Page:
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CagePotato Ban: Fighters Being *Too* Honest About Their Sketchy Pasts


(Pictured above: The exception to the rule.)

There isn’t a human being among us who doesn’t have some skeletons in their closet. As a species, we are often genetically predisposed to mental disease, addiction, and all kinds of abnormal behavior. When combined with the meat grinder that is everyday life in the public eye, it is only a matter of time before some of these skeletons, these abnormal tendencies, are uncovered for the world to see and later criticize from our two most prestigious ivory towers, Hindsight and Judgement.

And while there are plenty of combat sports competitors who were raised under “normal” circumstances in a “normal” household, who went on to become poster boys for the “normalness” of their organizations/sports and so on, there are just as many fighters who came from nothing, and when faced with the overwhelming eye of the public, allowed these abnormal tendencies to be placed center stage and eventually destroy them.

One such fighter is Mike Tyson, who after rising to the highest ranks of the boxing world some thirty years ago, saw his fame, fortune, and fanbase crumble beneath the weight of drug addiction and scandal. Nowadays, a wiser, gentler Tyson has emerged, unabashedly sharing the most intimate details of his past in an effort to both restore his shattered reputation and warn young fighters of the potential dangers they could face down the line.

The problem is, “Iron Mike” is being a little *too* candid as of late.

While we’ve heard Tyson admit to being “a vicious alcoholic on the verge of death” in recent months, the former boxing great’s memoir, Undisputed Truth, hit stands earlier today and Jesus tittyfucking Christ is it revealing. Uncomfortably so. The Sydney Morning Herald passes along a few revelations:

“I was a full-blown cokehead,” Tyson says in Undisputed Truth, published today (Wednesday). Recalling his shock 2004 loss to Britain’s Danny Williams, he reveals he was taking drugs until shortly before the fight.

He says that he was high before taking to the ring for a match against Lou Savarese in Glasgow in June 2000 – and came up with an ingenious method to prevent detection by the sport’s official testers.

Confessing that he had taken “blow” and “pot” before the bout, he says: “I had to use my whizzer, which was a fake penis where you put in someone’s clean urine to pass your drug test”. He blamed a $200,000 fine for testing positive for marijuana after a 2000 fight against Andrew Golota in Detroit on the fact that he was tested before having a chance to get the ‘whizzer’ from a member of his team, whom he claims typically carried the device from fight to fight.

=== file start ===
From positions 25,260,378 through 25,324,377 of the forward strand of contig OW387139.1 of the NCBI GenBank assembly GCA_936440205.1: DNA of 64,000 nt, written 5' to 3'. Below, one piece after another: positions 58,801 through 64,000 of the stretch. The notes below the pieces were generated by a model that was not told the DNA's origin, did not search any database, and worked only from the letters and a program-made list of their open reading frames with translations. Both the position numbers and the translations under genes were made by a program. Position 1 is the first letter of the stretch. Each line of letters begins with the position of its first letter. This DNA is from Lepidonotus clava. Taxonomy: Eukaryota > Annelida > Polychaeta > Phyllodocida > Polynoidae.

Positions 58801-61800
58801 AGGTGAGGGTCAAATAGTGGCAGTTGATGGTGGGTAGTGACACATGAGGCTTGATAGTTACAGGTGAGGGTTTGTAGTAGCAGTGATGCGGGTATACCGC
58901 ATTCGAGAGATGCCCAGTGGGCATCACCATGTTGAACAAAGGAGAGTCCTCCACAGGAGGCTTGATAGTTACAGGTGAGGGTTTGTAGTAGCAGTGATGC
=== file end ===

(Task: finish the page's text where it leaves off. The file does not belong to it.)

Tyson explains that he had taken cocaine before a notorious televised press conference with Lennox Lewis in New York in January 2002, which descended into an onstage brawl between the rival camps. “I lost my mind,” Tyson recalls. “I looked over at him and wanted to hit the mother——.” As the pair of heavyweights tussled, Tyson bit Lewis’s leg.

We understand that these revelations will likely make Tyson even more endearing to his legion of fans, but at the same time, it’s sad to see that these horror stories are all that a boxing legend and former millionaire has left to sell. Tyson’s reading like a humble, self-deprecating version of Jose Canseco these days, to the point that it’s challenging our already warped perception of him as an individual and the sport of boxing in general.

The truly scary thing is, Tyson’s story is one that a fair share of MMA fighters can probably relate to. Sure, “Iron Mike” probably lies on the extreme end of the spectrum in most cases, but we’ve heard everyone from Kendall Grove to Drew Fickett share similar tales of fighting under the influence, and God only knows what treats we’ll be in for when Mayhem Miller publishes an autobiography from Death Row in 2015. It’s not that we don’t appreciate honesty, it’s just that maybe some fighters should first consider how their crazy stories could impact the MMA community as a whole before recounting them to every interviewer who will listen.

Despite how far our beloved sport has come in recent years, even the President of the UFC will tell you that MMA is “just not mainstream yet.” We’re still fighting for credibility, for people to take us seriously. And with organizations like The Culinary Union latching onto every fighter with a somewhat troublesome past in an attempt to discredit the sport and/or keep it banned in certain states, the last thing we need is a bunch of “professionals” bragging about how unprofessional and incompetent the system can be at times. And believe me, it really can be incompetent, but so is any major organization/sport/business in its infant years.

The point is, this CagePotato Ban is a preemptive strike, a warning if you will. Please, you guys, learn from Tyson’s mistakes and maybe keep that story about “needing weed to avoid beating your wife and kids” to yourself.

And for the love of God, just stay off Twitter.

-J. Jones

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